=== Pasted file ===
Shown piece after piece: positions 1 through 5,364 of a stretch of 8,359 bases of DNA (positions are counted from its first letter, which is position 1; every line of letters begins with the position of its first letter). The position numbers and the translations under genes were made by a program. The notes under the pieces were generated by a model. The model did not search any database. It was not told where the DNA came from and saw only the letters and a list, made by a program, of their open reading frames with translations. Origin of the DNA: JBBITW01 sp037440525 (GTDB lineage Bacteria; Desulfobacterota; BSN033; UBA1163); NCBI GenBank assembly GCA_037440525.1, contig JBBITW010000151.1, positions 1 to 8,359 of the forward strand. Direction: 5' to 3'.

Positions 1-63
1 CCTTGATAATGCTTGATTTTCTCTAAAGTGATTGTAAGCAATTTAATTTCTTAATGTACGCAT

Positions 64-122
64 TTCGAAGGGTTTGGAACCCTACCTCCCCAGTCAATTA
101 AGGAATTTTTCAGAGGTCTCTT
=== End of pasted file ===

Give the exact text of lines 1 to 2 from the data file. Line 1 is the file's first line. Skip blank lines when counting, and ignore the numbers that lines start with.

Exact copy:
Shown piece after piece: positions 1 through 5,364 of a stretch of 8,359 bases of DNA (positions are counted from its first letter, which is position 1; every line of letters begins with the position of its first letter). The position numbers and the translations under genes were made by a program. The notes under the pieces were generated by a model. The model did not search any database. It was not told where the DNA came from and saw only the letters and a list, made by a program, of their open reading frames with translations. Origin of the DNA: JBBITW01 sp037440525 (GTDB lineage Bacteria; Desulfobacterota; BSN033; UBA1163); NCBI GenBank assembly GCA_037440525.1, contig JBBITW010000151.1, positions 1 to 8,359 of the forward strand. Direction: 5' to 3'.

Positions 1-63